DAVID BILLER and ZEKE MILLER
WASHINGTON (AP) — A senior Brazilian official who attended weekend events with President Donald Trump in Florida has tested positive for the coronavirus, marking the first time that someone known to have the virus was in close proximity to the president. Trump does not plan to be tested or go into self-quarantine, the White House said.
Brazilian President Jair Bolsonaro’s communications director, Fábio Wajngarten, tested positive just days after traveling with Bolsonaro to a meeting with Trump and senior aides in Florida. White House press secretary Stephanie Grisham said in a statement Thursday that “exposures from the case are being assessed, which will dictate next steps.”
“Both the President and Vice President had almost no interactions with the individual who tested positive and do not require being tested at this time,” Grisham said.
Wajngarten joined Bolsonaro on a three-day trip to the U.S. and on Saturday was at Trump’s Mar-a-Lago club, where he posted a photo of himself posing beside Trump. A video from the event also showed him standing directly behind both presidents as they addressed a crowd. Bolsonaro and Wajngarten later attended a birthday party for Kimberly Guilfoyle, who is dating the president’s son Donald Trump Jr.
The meeting also included Trump’s daughter Ivanka Trump, son-in-law Jared Kushner, Trump’s personal lawyer Rudy Giuliani, Brazil’s foreign minister Ernesto Araujo and Bolsonaro’s son Eduardo, who is a federal lawmaker, among others. Vice President Mike Pence went to Mar-a-Lago that evening.
“We had dinner in Florida at Mar-a-Lago with the entire delegation,” Trump told reporters on Thursday in the Oval Office. “I don’t know if the press aide was there. But we did nothing very unusual.”
For most people, the new coronavirus causes only mild or moderate symptoms, such as fever and cough. For some, especially older adults and people with existing health problems, it can cause more severe illness, including pneumonia.
The vast majority of people recover from the new virus. According to the World Health Organization, people with mild illness recover in about two weeks, while those with more severe illness may take three to six weeks to recover. In mainland China, where the virus first exploded, more than 127,000 people have been diagnosed and more than 68,000 have so far recovered.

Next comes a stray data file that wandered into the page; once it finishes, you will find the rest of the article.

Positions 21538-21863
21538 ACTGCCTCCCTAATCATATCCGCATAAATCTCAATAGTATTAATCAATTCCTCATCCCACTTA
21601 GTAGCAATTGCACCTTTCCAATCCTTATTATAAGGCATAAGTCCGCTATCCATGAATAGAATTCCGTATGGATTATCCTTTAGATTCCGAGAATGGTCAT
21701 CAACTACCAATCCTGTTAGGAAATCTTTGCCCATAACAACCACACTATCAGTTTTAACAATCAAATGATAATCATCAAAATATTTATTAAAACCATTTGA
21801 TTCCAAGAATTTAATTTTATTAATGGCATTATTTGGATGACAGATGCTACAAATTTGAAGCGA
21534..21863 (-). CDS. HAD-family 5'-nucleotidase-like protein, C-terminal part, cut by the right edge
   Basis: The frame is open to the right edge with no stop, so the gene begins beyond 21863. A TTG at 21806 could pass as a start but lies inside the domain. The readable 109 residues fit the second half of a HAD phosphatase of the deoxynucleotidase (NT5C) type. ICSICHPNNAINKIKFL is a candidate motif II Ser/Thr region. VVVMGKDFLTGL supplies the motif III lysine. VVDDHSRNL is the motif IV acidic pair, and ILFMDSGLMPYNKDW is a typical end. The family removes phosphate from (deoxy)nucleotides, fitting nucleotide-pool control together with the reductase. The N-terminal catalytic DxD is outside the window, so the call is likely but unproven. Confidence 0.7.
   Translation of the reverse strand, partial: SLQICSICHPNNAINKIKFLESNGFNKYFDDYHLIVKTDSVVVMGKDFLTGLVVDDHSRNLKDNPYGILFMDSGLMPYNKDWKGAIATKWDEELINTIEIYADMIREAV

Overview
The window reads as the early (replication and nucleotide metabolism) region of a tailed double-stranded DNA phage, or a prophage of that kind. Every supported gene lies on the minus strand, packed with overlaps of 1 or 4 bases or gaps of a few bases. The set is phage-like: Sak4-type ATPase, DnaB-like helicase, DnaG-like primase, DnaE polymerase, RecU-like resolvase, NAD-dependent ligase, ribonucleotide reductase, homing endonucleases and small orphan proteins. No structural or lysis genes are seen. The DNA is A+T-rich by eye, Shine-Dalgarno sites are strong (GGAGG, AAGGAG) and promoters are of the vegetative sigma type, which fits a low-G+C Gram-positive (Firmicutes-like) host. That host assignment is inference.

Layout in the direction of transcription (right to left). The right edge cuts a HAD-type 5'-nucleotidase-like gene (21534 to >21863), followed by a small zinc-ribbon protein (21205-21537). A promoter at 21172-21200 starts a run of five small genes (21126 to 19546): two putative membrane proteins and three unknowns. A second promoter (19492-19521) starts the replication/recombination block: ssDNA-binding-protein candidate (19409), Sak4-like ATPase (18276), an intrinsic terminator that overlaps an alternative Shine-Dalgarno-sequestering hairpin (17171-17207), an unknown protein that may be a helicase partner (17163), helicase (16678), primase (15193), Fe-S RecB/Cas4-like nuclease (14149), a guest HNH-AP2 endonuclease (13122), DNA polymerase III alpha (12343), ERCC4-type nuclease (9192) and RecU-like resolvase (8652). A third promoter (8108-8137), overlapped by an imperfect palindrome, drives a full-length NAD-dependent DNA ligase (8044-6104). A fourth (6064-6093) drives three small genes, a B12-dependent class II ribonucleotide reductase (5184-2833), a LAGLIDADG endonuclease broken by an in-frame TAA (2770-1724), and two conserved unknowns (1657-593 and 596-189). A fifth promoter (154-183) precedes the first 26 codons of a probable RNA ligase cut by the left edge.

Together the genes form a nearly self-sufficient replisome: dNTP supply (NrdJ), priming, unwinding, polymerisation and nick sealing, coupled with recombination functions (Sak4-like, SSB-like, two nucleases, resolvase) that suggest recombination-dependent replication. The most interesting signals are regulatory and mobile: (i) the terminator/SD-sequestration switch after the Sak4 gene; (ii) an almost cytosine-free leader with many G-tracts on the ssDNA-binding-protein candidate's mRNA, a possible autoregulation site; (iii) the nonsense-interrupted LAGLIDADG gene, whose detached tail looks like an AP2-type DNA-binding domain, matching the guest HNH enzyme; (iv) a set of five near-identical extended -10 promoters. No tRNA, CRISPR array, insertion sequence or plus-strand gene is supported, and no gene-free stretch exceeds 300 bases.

Wajngarten initially denied a report on Wednesday that he had been tested for the virus, saying on his social media account that his health was fine. He is now in self-quarantine at home, according to the statement.
A statement from Bolsonaro’s communications office on Thursday said that Wajngarten’s test results have come back positive and that the presidency is adopting preventive measures to ensure Bolsonaro’s health.
The government also communicated with U.S. authorities so they can take cautionary measures, the Brazilian statement said.
Two major newspapers reported Thursday that Bolsonaro has been tested for coronavirus, with results expected Friday, though Brazil’s presidential press office didn’t confirm when contacted by The Associated Press.
Bolsonaro’s son confirmed his father has been tested in a Thursday tweet and said he isn’t showing symptoms.
Bolsonaro’s health has been a focus since a 2018 stabbing on the campaign trail. Since the assassination attempt, he has already undergone four surgeries with a fifth upcoming. In December, he was taken to the hospital after slipping in the bathroom of the presidential residence and banging his head.
Grisham said that under U.S. Centers for Disease Control and Prevention guidelines, “there is currently no indication to test patients without symptoms, and only people with prolonged close exposure to confirmed positive cases should self-quarantine.”
Republican Sen. Rick Scott of Florida, who met Bolsonaro in Miami, and South Carolina Sen. Lindsey Graham who was at Mar a Lago on Saturday said they will self-quarantine.
Biller reported from Rio de Janeiro. Associated Press writer Jill Colvin contributed to this report from Washington.
The Associated Press receives support for health and science coverage from the Howard Hughes Medical Institute’s Department of Science Education. The AP is solely responsible for all content.
DAVID BILLER and ZEKE MILLER